Don’t forget the legal issues! We had to jump through hoops in another state in order to gain legal custody of the children, a process that took several months, and even then, we only received temporary custody. Meanwhile, we paid out of pocket for medical care. Since Victoria takes an ADHD medication, we spent a lot of money on prescriptions before we received custody . Before you ask, yes, we applied for Medicaid, but they didn’t respond to our application until months after we gained temporary custody. By then, our insurance covered the children.

What else? You name it. There was a lot going on. It took a huge hunk of my time and money.

So, I gave up a lot.

Bruce and I gave up a lot, too. We gave up our plans to go to Africa this year for our anniversary, something we started planning for five years ago. Who would watch the children while we did that? We can’t use our money the way we planned to either. Our retirement plans changed from what they were five years ago.

It’s not what we planned on, but we have two beautiful treasures who need us. They bring life and energy to our home. They’ve introduced us to people we’d never meet otherwise. The circle of people in our lives grows larger, not smaller. Most importantly, they’re getting a chance at a decent life because of us. Victoria makes me laugh. Amari gives me cuddles and winks. We have our rituals, our traditions. It’s far different from what we imagined for ourselves at this point in life.

I have to remind myself that God never promises us an easy life. This world is not our home.

But, if I’m being honest, it’s hard to focus on that when your world shifts on you in such a drastic way. The situation is not dire. It’s just not what we planned.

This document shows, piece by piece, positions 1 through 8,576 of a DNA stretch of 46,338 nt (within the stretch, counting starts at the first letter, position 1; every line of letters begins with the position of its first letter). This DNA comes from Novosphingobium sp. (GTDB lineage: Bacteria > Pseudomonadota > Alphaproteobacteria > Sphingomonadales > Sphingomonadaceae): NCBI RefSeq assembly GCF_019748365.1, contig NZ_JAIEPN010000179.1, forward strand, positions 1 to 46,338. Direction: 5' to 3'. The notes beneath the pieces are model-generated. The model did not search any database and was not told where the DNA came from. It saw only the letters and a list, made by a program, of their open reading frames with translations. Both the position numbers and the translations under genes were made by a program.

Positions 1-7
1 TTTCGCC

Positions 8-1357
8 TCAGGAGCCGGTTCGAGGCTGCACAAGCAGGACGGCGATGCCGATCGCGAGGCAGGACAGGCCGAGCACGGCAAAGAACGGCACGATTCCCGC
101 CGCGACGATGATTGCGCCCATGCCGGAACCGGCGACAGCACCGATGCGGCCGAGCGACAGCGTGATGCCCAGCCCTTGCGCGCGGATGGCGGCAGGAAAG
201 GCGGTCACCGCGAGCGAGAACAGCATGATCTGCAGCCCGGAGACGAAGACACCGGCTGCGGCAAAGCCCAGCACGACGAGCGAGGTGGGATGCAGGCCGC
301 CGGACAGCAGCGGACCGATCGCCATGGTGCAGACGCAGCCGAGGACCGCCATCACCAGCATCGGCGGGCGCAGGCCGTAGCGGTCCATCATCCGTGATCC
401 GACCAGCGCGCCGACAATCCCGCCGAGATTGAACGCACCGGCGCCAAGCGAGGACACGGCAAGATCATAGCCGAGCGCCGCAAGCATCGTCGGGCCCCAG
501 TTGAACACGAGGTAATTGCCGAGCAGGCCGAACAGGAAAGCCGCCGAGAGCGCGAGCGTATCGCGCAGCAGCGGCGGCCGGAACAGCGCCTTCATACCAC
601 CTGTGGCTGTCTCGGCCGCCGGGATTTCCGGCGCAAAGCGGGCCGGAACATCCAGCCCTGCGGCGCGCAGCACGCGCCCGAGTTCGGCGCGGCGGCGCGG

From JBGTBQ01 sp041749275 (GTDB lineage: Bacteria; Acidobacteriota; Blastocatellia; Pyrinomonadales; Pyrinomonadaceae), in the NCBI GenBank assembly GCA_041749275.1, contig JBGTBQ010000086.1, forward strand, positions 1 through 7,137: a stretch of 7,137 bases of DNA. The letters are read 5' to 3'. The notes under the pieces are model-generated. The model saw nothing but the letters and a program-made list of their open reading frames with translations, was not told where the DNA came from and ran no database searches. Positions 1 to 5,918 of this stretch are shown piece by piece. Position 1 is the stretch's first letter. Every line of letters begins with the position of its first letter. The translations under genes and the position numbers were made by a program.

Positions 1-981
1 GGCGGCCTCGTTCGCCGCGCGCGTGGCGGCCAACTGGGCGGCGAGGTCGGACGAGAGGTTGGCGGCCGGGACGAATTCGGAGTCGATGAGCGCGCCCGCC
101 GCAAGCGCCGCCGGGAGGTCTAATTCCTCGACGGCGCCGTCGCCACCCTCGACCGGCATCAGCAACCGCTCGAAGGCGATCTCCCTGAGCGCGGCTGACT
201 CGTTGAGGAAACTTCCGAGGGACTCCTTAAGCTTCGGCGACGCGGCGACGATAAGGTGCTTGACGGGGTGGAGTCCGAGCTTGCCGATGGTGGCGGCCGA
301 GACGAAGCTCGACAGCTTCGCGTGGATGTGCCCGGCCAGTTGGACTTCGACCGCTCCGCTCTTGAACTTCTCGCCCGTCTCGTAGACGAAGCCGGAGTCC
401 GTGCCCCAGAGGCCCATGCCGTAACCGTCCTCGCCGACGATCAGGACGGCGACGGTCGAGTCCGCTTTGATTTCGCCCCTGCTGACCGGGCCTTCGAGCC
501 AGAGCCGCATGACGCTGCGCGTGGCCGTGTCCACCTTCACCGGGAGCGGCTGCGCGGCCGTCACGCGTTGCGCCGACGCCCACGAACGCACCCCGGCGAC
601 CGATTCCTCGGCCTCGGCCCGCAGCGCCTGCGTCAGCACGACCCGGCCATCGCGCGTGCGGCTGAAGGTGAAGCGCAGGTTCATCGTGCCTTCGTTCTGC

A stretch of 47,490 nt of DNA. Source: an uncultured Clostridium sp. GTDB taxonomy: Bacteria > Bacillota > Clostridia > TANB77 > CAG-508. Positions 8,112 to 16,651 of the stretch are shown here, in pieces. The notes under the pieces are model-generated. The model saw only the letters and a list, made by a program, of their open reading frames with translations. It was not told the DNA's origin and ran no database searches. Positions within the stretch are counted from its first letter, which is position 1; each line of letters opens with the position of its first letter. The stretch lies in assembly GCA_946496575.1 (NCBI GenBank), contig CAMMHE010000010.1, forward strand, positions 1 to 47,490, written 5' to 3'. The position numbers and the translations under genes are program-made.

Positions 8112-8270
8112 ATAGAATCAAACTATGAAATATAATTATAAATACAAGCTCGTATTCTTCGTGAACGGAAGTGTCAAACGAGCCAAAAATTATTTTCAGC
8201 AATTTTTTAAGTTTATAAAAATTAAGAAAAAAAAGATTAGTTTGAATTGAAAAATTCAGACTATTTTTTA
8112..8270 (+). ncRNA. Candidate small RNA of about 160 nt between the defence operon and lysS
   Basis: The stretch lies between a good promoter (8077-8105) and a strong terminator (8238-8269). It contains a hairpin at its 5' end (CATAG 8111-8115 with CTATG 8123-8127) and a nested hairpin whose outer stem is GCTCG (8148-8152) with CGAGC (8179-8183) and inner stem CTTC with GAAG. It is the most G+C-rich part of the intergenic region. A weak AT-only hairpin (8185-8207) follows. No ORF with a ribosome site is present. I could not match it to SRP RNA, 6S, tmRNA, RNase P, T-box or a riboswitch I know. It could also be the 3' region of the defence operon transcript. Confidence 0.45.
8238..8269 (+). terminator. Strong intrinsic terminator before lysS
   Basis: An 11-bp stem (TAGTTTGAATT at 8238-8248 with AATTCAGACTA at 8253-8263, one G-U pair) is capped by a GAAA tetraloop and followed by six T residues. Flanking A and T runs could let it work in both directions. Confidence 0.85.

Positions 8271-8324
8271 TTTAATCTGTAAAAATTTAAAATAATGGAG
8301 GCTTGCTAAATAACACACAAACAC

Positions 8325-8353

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Forced To Be Still

Image courtesy of Pixabay.com

I’m sitting in a local coffee shop while writing this on my iPad. Not an ideal choice, but…

Why, you might ask, am I not on my trusty laptop sitting in my comfortable office?

Welllll. I was relieved to arrive early for an appointment this morning only to find out that I was not ten minutes early. I was actually an hour and ten minutes early!

Ouch! I have so much on my To Do list for today, and I didn’t bring my laptop when I left the house. I planned to head straight home after my appointment and jump on that list. Ugh! I hate typing on my iPad. It believes itself to be superior to my word choices, so I have to keep a close eye on it. Still, I’ll try to make the best of things and use this time well.

People who knew me before my new life of grand-parenting know I’m not forgetful. I’m usually on top of things, but lately my skills in that area have crumbled. Why? As much as I hate to admit it, as we get older, we lose some of that sharp edge. We can’t multitask as well as we did twenty or thirty years ago. Add the rush and chaotic pace that goes hand-in-hand with raising children, and slip-ups are bound to happen. I wish I could say this was the only one this week, but I’d be lying.

Earlier in the week, I promised Victoria we’d order pizza and wings from a place we don’t frequent. She recalls the restaurant fondly from her past life with her mother before things went awry. The best day to do this slipped by. I ran out of time. I told her, tomorrow. That day almost slipped by, too, but I remembered at the last moment, got online, and placed my order. As I drove to pick up the kids, my husband called to say he was headed home. I asked him to pick up the food.

The problem? The location closest to us didn’t have our order. I pulled up my email confirmation and gave him the phone number and address. The website, it seems, selected the “closest” store to us. It wasn’t. We live three miles from the closest. It chose one eight miles away. Getting to that location, due to rush hour, would take an hour.

Before you ask, yes, I did look at the address, but I misread it. They both are close to the same highway. I glanced at the map in a hurry to place the order and go pick up the kids. It LOOKED right. Of course, it wasn’t.